Parking enforcement officer, parking warden, traffic warden
Civil enforcement officers make sure drivers follow parking regulations on public streets and in car parks.
Salary range: £15,000 to £35,000
How to become a civil enforcement officer
You can get into this job through:
- applying directly
There are no set qualifications to become a civil enforcement officer. Some employers may ask for GCSEs, including English and maths.
Experience of working in a customer service role is highly valued and could help you get into this job.
Your employer will provide introductory training when you start work. This will cover subjects like parking enforcement policy and the traffic regulations act.
You can find out more about becoming a civil enforcement officer from the British Parking Association.
What it takes
Skills and knowledge
- patience and the ability to remain calm in stressful situations
- the ability to work on your own
- the ability to accept criticism and work well under pressure
- to be thorough and pay attention to detail
- to be flexible and open to change
- excellent verbal communication skills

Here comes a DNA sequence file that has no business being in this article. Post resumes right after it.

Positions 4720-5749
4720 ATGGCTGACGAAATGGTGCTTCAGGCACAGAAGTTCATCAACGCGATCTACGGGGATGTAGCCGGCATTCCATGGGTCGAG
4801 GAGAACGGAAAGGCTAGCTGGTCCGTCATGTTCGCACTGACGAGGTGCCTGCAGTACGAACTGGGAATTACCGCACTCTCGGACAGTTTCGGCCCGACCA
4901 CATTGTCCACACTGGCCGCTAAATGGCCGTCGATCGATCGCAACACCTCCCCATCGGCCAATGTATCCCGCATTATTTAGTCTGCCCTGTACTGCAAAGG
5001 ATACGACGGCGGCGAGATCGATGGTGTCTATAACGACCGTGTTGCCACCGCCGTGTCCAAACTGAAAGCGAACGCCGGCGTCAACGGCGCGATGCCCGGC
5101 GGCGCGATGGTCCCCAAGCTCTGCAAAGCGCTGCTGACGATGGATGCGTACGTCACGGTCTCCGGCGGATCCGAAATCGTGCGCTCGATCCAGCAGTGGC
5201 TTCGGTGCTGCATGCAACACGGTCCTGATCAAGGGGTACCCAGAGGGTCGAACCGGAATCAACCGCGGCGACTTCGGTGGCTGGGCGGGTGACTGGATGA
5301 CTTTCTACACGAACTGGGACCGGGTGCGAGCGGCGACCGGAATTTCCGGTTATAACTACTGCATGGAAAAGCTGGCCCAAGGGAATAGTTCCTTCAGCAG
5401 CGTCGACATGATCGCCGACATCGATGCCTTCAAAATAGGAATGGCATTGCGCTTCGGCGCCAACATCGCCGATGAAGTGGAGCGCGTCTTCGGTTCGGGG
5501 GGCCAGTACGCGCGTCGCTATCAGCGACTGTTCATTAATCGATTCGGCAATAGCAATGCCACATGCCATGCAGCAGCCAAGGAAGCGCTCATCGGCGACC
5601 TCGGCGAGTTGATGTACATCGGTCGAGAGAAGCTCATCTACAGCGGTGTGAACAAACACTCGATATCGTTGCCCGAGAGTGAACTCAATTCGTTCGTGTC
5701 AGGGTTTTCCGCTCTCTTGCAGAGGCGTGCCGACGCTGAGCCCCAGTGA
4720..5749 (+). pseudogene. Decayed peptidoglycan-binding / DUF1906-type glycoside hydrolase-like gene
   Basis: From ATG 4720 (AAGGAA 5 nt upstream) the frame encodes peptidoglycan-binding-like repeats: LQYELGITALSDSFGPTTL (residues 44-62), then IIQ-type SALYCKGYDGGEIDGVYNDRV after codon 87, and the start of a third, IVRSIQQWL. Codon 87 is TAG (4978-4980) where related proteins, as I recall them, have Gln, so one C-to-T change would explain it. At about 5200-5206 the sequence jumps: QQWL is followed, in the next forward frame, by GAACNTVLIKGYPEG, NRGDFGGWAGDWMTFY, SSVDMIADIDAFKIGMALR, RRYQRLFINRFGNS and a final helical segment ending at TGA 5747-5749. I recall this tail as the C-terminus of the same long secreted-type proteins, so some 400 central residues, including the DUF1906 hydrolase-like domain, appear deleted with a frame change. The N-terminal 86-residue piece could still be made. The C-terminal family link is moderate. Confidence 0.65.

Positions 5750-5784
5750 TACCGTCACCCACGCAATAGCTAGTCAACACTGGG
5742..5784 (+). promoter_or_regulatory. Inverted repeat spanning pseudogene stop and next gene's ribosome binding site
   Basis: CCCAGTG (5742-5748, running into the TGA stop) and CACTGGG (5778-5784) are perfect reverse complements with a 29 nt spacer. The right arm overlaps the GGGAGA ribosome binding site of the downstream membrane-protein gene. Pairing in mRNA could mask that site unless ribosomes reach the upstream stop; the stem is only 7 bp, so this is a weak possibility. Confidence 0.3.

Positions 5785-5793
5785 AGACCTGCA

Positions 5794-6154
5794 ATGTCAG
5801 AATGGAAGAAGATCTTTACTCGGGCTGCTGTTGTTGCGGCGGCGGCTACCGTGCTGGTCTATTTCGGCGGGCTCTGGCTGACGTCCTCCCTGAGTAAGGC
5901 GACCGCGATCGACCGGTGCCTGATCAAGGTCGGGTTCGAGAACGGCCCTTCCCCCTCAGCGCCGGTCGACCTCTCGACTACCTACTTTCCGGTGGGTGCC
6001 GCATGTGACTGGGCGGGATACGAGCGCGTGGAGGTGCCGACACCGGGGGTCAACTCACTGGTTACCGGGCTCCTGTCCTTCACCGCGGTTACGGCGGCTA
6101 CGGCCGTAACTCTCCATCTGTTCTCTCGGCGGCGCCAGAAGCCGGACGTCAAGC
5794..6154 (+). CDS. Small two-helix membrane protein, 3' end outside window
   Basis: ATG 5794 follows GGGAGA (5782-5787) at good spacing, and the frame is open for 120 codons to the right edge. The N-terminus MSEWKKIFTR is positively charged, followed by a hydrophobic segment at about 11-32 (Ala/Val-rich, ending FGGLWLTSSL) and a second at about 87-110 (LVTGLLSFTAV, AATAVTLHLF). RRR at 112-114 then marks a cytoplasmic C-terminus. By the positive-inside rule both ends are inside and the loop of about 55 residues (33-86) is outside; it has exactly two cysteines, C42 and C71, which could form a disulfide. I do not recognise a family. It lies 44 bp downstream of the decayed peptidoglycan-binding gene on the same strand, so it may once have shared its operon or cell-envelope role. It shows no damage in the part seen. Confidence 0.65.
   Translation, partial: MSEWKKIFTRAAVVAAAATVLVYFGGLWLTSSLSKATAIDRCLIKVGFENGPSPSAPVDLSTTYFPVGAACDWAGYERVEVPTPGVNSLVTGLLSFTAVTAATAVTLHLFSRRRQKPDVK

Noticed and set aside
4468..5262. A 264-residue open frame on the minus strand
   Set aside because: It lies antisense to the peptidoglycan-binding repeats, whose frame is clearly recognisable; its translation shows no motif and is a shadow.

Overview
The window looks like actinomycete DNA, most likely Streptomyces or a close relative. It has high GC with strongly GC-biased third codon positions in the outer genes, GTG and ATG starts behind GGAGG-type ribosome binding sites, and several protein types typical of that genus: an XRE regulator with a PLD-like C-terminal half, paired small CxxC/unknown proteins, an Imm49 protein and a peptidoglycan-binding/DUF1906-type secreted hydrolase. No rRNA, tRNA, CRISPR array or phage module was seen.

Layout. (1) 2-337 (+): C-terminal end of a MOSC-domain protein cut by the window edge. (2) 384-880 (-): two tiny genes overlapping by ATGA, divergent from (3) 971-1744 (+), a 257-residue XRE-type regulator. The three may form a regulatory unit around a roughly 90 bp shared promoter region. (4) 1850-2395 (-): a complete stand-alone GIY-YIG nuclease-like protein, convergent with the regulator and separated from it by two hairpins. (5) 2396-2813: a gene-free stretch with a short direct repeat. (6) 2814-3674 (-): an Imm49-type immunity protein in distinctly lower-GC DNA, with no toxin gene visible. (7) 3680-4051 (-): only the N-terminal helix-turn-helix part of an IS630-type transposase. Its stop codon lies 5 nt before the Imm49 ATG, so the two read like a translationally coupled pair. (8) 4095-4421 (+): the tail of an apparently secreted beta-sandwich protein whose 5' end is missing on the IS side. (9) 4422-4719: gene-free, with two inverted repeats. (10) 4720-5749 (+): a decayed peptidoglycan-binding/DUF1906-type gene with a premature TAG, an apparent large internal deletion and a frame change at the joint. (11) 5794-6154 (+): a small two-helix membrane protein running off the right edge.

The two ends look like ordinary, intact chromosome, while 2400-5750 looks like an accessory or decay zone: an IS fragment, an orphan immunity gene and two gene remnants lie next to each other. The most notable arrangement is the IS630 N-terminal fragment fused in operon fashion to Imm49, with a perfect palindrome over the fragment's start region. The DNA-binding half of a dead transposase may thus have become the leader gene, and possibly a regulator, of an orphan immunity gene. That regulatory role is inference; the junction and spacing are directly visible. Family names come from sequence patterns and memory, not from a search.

- knowledge of English language
- legal knowledge including court procedures and government regulations
- to be able to carry out basic tasks on a computer or hand-held device
Restrictions and requirements
You may need a driving licence for some jobs.
What you’ll do
Your day-to-day duties may include:
- patrolling streets and car parks, checking regulations are being followed
- giving advice to the public on parking regulations and facilities
- checking parking tickets and issuing Penalty Charge Notices (PCNs)
- writing simple reports and pocket book notes
- authorising the clamping and removal of vehicles
- checking parking meters and car park equipment, reporting damage or faults
- reporting defective signs and road markings or any suspect vehicles
- attending court or a tribunal if a parking ticket is being disputed
- working with other professionals like police community support officers or the police, to report crimes or anti-social behaviour
You’ll be using equipment like:
- hand-held computers and printers for recording and issuing PCNs
- two-way radios, or mobile phones, to keep in contact with supervisors
- cameras to record vehicles that are breaking parking regulations
You could work at a car park or on the streets.
Your working environment may be outdoors in all weathers and physically and emotionally demanding.
You may need to wear a uniform.
Career path and progression
With experience and further training you could progress to a senior enforcement officer, supervisor or parking manager role.
The British Parking Association has details of professional parking qualifications.